40.Not your cup of tea – classic term used to describe something that does not take your fancy or is not something that brings you enjoyment.

41.Put a sock in it – this is a fairly firm and rude way of telling someone to stop talking and to be quiet. “Oh put a sock in it will you!”

42.Snookered – a British term taken from the game of the same name, this term refers to a situation where there is no clear or obvious route of escape. “I’m snookered!”

43.Botch job – a British slang term used to describe something that has been repaired or completed in a quick time without any care or attention. “That was a bit of a botch job”.

44.Brolly – a word that every Brit knows! A brolly is a slang term for an umbrella, something that is needed very regularly in the UK.

45.On the pull – a British term used to describe going out for the evening with the sole intention of attracting someone of the opposite sex.

46.Bog – has two meanings, either a muddy marsh or a phrase used to describe the toilet. “I’m going to the bog, be back in a minute”.

47.Skive off – the British slang term used to describe avoiding the job or duties that you are meant to be completing. “I don’t fancy going to work today, I might skive off”.

48.Shambles – this is a term used to refer to something that is in disarray or in a mess. “That was a complete shambles”.

49.Flutter – a gambling term used to describe placing a bet or wager on something, often these bets are relatively low and have a small stake.

50.Full of beans – this is a term used to describe someone who is incredibly eager and full of energy to achieve something.

51.Sod’s Law – this is a common phrase for when something that can go wrong, does go wrong. “It is sod’s law my car won’t start on the one day I really need it”.

52.Taking the biscuit – an old English phrase used when someone is beginning to push their luck or push their boundaries. “You’re really taking the biscuit now”.

53.Builder’s tea – the British love their tea, and this is a term used to describe a tea that features a lot of milk and is typically quite weak.

54.Splash out – a common British term used to describe spending more money than you should have to treat yourself or a loved one. “Splash out and treat yourself, you only live once!”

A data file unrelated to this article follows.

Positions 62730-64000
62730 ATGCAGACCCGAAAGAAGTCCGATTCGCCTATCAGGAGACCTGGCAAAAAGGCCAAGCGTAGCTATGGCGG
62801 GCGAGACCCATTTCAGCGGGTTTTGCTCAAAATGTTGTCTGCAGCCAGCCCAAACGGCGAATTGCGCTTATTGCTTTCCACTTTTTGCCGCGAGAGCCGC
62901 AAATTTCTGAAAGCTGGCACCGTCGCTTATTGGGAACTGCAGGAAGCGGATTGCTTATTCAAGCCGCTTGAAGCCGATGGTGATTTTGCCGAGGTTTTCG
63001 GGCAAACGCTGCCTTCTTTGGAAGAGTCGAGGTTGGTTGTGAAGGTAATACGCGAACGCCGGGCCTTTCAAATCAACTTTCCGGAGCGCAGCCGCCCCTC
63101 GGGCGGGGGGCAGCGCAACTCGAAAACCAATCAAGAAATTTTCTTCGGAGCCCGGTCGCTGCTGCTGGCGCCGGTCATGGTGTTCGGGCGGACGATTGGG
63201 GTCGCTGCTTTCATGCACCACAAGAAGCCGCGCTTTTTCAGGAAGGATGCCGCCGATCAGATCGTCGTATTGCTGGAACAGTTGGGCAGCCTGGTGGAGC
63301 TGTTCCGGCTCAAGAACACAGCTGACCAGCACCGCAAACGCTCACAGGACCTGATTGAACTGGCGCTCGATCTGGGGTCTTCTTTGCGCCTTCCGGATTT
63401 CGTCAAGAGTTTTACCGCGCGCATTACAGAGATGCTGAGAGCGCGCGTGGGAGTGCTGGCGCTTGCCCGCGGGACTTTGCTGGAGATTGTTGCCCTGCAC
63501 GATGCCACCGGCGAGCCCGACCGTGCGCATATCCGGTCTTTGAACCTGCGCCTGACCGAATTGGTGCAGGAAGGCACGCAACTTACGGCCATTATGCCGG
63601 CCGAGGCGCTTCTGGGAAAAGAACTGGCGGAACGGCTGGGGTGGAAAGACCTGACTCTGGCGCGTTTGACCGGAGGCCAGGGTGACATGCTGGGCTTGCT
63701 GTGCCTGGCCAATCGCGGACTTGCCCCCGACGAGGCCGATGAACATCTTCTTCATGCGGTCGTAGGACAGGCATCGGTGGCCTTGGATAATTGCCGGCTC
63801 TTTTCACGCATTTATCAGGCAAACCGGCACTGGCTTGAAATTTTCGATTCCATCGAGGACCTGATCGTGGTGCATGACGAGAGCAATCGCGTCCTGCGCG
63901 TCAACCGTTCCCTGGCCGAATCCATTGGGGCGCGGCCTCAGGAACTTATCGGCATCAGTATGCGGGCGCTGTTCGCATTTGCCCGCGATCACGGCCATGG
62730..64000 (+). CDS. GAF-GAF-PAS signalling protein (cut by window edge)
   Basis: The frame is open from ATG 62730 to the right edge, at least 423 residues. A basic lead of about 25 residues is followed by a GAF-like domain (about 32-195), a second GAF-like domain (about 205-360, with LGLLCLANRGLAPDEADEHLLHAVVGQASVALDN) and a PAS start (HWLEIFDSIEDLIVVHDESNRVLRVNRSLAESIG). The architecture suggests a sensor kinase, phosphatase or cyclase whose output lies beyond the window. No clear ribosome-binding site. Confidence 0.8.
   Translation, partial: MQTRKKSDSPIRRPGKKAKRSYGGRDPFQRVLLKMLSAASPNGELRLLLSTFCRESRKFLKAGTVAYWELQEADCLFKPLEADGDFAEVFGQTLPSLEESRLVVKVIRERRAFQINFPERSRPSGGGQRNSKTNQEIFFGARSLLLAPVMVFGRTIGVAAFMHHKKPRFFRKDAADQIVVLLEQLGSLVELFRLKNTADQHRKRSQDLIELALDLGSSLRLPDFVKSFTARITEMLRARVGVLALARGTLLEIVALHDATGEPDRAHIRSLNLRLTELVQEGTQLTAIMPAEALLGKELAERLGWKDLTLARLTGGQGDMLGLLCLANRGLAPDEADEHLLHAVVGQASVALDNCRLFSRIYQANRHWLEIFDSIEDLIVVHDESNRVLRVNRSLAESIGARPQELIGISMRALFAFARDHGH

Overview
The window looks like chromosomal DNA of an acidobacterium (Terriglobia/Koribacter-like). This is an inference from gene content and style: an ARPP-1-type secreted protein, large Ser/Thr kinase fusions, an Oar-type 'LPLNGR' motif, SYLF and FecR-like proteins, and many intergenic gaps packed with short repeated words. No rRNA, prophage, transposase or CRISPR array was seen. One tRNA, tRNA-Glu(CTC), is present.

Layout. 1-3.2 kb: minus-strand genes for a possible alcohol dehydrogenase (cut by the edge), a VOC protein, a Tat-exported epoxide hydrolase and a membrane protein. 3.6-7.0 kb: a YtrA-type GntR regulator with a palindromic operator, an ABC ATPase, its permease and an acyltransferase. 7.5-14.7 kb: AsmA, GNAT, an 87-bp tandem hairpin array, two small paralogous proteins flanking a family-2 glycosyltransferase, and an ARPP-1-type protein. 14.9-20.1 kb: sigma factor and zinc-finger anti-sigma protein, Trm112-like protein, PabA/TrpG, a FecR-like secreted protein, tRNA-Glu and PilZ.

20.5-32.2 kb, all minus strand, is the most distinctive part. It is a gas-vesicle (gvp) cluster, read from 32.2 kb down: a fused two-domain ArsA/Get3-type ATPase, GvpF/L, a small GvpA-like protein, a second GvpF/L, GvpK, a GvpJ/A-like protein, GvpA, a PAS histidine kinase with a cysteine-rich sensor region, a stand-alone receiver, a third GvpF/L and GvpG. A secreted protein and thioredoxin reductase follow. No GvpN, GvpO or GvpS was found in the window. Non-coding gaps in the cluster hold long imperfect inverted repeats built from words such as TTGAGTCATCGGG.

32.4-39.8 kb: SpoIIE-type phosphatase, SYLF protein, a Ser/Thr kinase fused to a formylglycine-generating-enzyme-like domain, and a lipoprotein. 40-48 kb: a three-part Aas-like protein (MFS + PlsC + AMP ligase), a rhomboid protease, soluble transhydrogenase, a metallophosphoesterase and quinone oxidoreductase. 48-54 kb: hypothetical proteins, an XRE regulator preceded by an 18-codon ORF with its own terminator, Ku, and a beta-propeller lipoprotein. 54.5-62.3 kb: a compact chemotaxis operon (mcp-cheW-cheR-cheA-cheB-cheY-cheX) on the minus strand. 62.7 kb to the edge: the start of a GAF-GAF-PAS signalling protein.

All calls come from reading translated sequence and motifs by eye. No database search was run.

55.Loo – a common term used to describe going to the toilet or bathroom, “I’m just going to the loo”.

56.Having a natter – a phrase commonly used to describe having a friendly chat or gossip with close friends and family.

57.Cuppa – a friendly way of describing a “cup of”. Often used when referring to a cup of tea. “You’re looking sad, do you want a cuppa?”

58.Legless – a friendly British term used to describe someone who is very drunk. “you were legless last night!”

59.Nowt – a phrase used in the north of the country that is typically used as a replacement for the term nothing. “There’s nowt wrong with that”.

60.Piece of cake – a British slang phrase commonly used to describe something that was very easy to complete. Similar use to the term Easy Peasy. “That was a piece of cake!”

61.Trolley – an interchangeable British term used to describe either a shopping cart or someone who is saying something silly, “You’re off your trolley if you think that’s correct!”

62.Off-licence – is a shop that is typically opened late into the night and serves essential groceries and alcohol.

63.Fluke – something that is very lucky or caused by complete chance. “Hitting the bullseye was such a fluke!”

64.Mate – this is an interchangeable word that is a commonly used term for a friend or as a greeting to a male you are unacquainted with. “Hello mate, how are you?”

65.Wicked – despite sounding like something evil, wicked is actually used when referring to something that you thought was amazing. “That was wicked!”

66.Banging – a common phrase that is used to describe something very good or of high quality.

67.Boozer – a common term used to describe a pub or drinking establishment that is not a bar or nightclub.

68.Footy – a colloquial term that is a shortened version of football (soccer). “Are you going to the footy?”

69.Butty – this is a phrase typically used in the south of the country and refers to a sandwich. “I’ll have a bacon butty please”.

70.Plastered – another popular phrase used to describe someone who was very intoxicated with alcohol. “I was plastered last night!”

71.Bloke – a term used to describe a typical adult male in the UK. Used in the same way American’s use the term dude.

72.Minging – a slightly derogative term used to describe something that is either disgusting or gross. “I’m not being funny, but that meal was minging!”

73.Take the mickey – a light-hearted way of mocking someone you love for something that they did or said. A slightly less pleasant way of saying this is “taking the piss”.

74.Hunky-dory – this is a term that refers to something that is going very well. “It’s all hunky-dory!”